Object-Oriented Programming

Design Patterns

Michael L. Collard, Ph.D.

Department of Computer Science, The University of Akron


  • There are repeated design structures and roles of classes used in most software
  • Not possible to capture these structures and roles into specific classes, i.e., they are part of a class but do not make up the entire class
  • Language features may support these if organized correctly
  • Need a way to communicate about them



  • Must be widely applicable
  • Solution must be safe
  • Solution should be efficient


Each pattern describes a problem which occurs over and over again in our environment and then describes the core of the solution to that problem, in such a way that you can use the solution a million times over, without ever doing it in the same way twice

Christopher Alexander, "A Pattern Language", 1977

Software Design Patterns

  • Design Patterns: Elements of Reusable Object-Oriented Software Gamma, Helm, Johnson, Vlissides
  • AKA, "Gang of 4 Book" (GOF'95)

Elements of Design Patterns

  • Name
  • Problem
  • Solution
  • Consequences

Pattern Categories

  • Creational Patterns E.g., Factory Method
  • Structural Patterns E.g., Proxy
  • Behavioral Patterns E.g., Template Method

Creational Patterns

How the program creates objects

  • E.g., Factory Method
  • Are more important when we choose object composition over class inheritance
  • Class inheritance provides a fixed set of behaviors, while object composition provides a greater variety of ways to combine functionality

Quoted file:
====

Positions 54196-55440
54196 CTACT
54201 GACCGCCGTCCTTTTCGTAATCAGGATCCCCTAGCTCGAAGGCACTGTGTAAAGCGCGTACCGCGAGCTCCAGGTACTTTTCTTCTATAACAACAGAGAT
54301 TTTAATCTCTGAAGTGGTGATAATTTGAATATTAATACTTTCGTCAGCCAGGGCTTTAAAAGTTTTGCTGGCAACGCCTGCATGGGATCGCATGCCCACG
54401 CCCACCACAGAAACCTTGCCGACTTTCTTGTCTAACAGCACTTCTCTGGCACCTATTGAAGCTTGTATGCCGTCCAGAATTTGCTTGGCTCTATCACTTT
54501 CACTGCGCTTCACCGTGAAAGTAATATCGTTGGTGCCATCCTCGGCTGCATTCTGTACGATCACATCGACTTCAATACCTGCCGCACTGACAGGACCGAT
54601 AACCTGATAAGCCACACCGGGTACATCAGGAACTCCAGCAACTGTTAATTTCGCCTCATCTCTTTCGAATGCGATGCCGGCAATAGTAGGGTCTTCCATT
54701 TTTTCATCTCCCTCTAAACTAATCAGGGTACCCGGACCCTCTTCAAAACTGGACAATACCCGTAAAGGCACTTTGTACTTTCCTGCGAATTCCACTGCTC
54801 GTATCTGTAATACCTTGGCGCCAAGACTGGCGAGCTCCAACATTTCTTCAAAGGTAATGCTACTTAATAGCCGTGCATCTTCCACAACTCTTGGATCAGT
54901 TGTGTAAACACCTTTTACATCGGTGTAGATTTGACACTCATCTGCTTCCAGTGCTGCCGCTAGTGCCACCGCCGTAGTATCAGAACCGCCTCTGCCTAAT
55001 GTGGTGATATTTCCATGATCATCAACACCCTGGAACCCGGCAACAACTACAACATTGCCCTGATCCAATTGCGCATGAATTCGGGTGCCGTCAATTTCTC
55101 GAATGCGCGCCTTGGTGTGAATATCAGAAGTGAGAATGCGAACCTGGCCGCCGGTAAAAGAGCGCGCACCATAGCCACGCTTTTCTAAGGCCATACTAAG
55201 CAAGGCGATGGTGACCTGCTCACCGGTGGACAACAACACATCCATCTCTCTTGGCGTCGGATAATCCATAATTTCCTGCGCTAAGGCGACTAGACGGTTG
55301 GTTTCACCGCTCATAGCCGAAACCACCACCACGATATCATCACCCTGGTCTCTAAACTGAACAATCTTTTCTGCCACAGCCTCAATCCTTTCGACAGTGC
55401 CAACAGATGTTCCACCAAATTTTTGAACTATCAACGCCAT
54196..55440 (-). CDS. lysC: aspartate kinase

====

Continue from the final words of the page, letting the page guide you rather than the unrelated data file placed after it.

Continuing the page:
Creational Pattern List

  • Factory Method - Instantiation is deferred to subclasses
  • Builder - Separate object construction from representation
  • Abstract Factory - Create families of objects using only abstract classes
  • Prototype - Create new objects by copying an existing object
  • Singleton - Only allow one object of a class to exist

Structural Patterns

How classes and objects are composed to form larger objects

  • structural class patterns
  • Use inheritance to compose an interface or implementation
  • Static, Compile-time only
  • structural object patterns
  • Compose objects for new objects
  • Static and dynamic, compile-time and runtime

Structural Patterns List

  • Proxy - A surrogate for an object
  • Adapter - Convert the interface of an object into one that clients expect
  • Bridge - Decouple an abstraction from implementation so both can vary
  • Composite - Allows clients to treat individual objects and the composition of objects uniformly
  • Decorator - Attach features to an object dynamically instead of subclassing
  • Facade - Unified interface to a set of interfaces, making a subsystem more straightforward to use
  • Flyweight - Efficiently handles large numbers of fine-grained objects

Behavioral Patterns

Algorithms and the assignment of responsibilities between objects

  • class behavioral patterns Use inheritance
  • object behavioral patterns Use composition

Behavioral Patterns

  • Template Method - A class pattern that defines the skeleton of an algorithm as an abstract class, allowing its subclasses to provide concrete behavior
  • Interpreter - Implements a specialized language
  • Mediator - Allows loose coupling between classes by being the only class that has detailed knowledge of their methods
  • Chain of Responsibility - Delegates commands to a chain of processing objects
  • Observer - Is a publish/subscribe pattern that allows many observer objects to see an event
  • Strategy - Allows one of a family of algorithms to be selected on the fly at runtime
  • Command - Creates objects which encapsulate actions and parameters
  • State - Allows an object to alter its behavior when its internal state changes
  • Iterator - Accesses the elements of an object sequentially without exposing its underlying representation
  • Memento - Provides the ability to restore an object to its previous state (undo)
  • Visitor - Separates an algorithm from an object structure by moving the hierarchy of methods into one object